Monday, August 27, 2012

Paid Parental Leave for Graduate Students

For my first post to the Women in Astronomy Blog, I would like to describe some activities that the Committee on the Status of Women in Astronomy is undertaking with regard to parental leave policies for graduate students.

When I joined the CSWA last year, I jumped at the chance to move this issue forward. Of course the entire topic of paid parental leave for employees in the US is enormous and perhaps baffling to our colleagues in any of the 178 other countries that have national laws guaranteeing some form of paid leave for new mothers (50 of these also guarantee paid leave for new fathers). While the US Family and Medical Leave Act of 1993 does mandate up to 12 weeks of (potentially unpaid) leave for workers, many students are not considered employees and hence it isn't even clear if the FMLA applies. And besides, one might ask, aren't leave policies at a University the purview of the upper administration (in discussion with the various funding agencies), and thus the desires of the relatively small pool of astronomers students a modest consideration?

Well, I would like to make the case that there is good reason to think that we are going to see some rather interesting developments on this question over the next few years.  At the start of 2012, I mailed a letter to the chair of each of the 28 departments of astronomy and/or astrophysics that offer the degree of PhD, asking for the details of their parental leave and childcare policies for graduate student parents.  And, I was delighted when fully 100% of these recipients sent me a reply! My first pass at the data indicates that we are in a time of rapid change and the current policies vary tremendously between institutions: A number of universities have recently adopted a paid leave policy for all graduate student parents, while others offer no paid leave but do allow students to retain benefits such as health care and students housing; some do not even have an official policy. I also learned that solutions needn't be University wide: The Department of Astronomy at the University Wisconsin Madison has recently implemented a paid family and medical leave policy that is entirely home grown. Way to go Badgers!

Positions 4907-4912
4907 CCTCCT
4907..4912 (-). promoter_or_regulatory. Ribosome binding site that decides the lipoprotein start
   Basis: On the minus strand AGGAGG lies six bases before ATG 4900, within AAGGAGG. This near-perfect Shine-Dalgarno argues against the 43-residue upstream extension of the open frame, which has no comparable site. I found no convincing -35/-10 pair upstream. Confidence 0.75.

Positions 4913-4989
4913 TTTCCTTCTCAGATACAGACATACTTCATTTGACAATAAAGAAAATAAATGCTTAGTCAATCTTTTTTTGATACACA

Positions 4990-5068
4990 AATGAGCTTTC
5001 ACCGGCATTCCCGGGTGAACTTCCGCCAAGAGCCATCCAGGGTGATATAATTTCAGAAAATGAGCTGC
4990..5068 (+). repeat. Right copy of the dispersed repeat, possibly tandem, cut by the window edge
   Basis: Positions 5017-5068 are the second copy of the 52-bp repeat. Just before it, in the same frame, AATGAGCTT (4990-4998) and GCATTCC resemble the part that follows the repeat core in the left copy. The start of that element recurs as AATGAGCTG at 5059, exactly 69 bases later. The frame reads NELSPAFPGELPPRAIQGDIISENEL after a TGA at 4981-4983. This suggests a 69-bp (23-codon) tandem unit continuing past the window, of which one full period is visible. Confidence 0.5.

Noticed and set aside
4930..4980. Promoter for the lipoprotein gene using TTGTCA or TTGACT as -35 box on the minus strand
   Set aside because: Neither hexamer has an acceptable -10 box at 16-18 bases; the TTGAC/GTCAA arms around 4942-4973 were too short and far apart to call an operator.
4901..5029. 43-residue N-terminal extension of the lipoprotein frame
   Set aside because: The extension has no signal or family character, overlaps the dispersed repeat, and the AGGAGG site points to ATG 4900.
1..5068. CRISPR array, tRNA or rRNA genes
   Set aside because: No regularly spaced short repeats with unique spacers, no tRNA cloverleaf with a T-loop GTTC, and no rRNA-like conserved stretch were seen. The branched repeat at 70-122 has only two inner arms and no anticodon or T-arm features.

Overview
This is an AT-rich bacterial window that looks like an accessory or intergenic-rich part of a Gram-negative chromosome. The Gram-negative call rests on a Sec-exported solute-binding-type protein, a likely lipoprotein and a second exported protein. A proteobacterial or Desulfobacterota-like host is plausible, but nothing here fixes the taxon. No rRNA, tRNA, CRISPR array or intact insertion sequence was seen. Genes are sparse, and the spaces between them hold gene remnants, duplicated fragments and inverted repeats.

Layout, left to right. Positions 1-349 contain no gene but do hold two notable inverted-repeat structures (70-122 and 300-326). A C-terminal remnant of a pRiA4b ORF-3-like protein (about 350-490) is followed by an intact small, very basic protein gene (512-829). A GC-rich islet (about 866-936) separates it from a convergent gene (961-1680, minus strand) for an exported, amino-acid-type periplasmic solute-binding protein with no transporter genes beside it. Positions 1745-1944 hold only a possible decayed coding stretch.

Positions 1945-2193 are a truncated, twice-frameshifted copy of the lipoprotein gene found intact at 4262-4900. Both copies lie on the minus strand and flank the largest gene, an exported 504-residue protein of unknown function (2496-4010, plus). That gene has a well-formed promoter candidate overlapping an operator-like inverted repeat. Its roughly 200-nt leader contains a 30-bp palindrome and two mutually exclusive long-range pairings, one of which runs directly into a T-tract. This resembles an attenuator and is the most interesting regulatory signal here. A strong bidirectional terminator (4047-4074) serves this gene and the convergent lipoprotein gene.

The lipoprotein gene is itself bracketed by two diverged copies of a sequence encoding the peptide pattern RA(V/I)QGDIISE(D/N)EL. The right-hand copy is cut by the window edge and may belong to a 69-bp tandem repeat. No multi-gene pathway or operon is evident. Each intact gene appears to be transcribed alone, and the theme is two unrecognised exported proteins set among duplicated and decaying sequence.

My own university could surely do much better, and I point you to the excellent article by two former Harvard graduate students of astronomy, Sarah Ballard (now a Sagan fellow at the University of Washington) and Gurtina Besla (now a Hubble fellow at Columbia University), which was definitely an inspiration to me on this topic both here at Harvard and nationwide.

I do think we need to shift this discussion from one in which the students and postdocs advocate for their own needs to one in which senior faculty, department chairs, and deans advocate on their behalf. With that in mind, Laura Trouille (CIERA fellow at Northwestern University) and I will host a Special Session on Family Leave Policies and Childcare for Graduate Students and Postdocs at the upcoming AAS meeting in Long Beach (this blog post addresses only graduate student leave, but the special session will include leave for postdocs).  The speakers will include AAS President David Helfand, Ed Ajhar (Program Director for the the NSF Astronomy and Astrophysics Postdoctoral fellowships, as well as the Extragalactic Astronomy and Cosmology Research Grants), Chas Beichman (Executive Director of the NASA Exoplanet Science Institute, and director of the Sagan fellowships program), as well as Natalie Gosnell (graduate student) and Bob Mathieu (Department chair) from the University Wisconsin (who will tell us how they put their plan into action). I will also present the results from my national survey. The session will be Monday, January 7th from 2:00-3:30pm.

While I hope that many graduate students and postdocs will attend, it is essential that the more senior individuals who are in a position to change policy at their respective institutions participate as well.  So, if you are such a person, please consider attending. If you are a student or postdoc, might I suggest you ask your department chair to identify the faculty member who will represent your department? The goal will be both to inform about current practices, and to discuss specific means by which departments and funding agencies can adopt more supportive policies.

I hope to see you in Long Beach!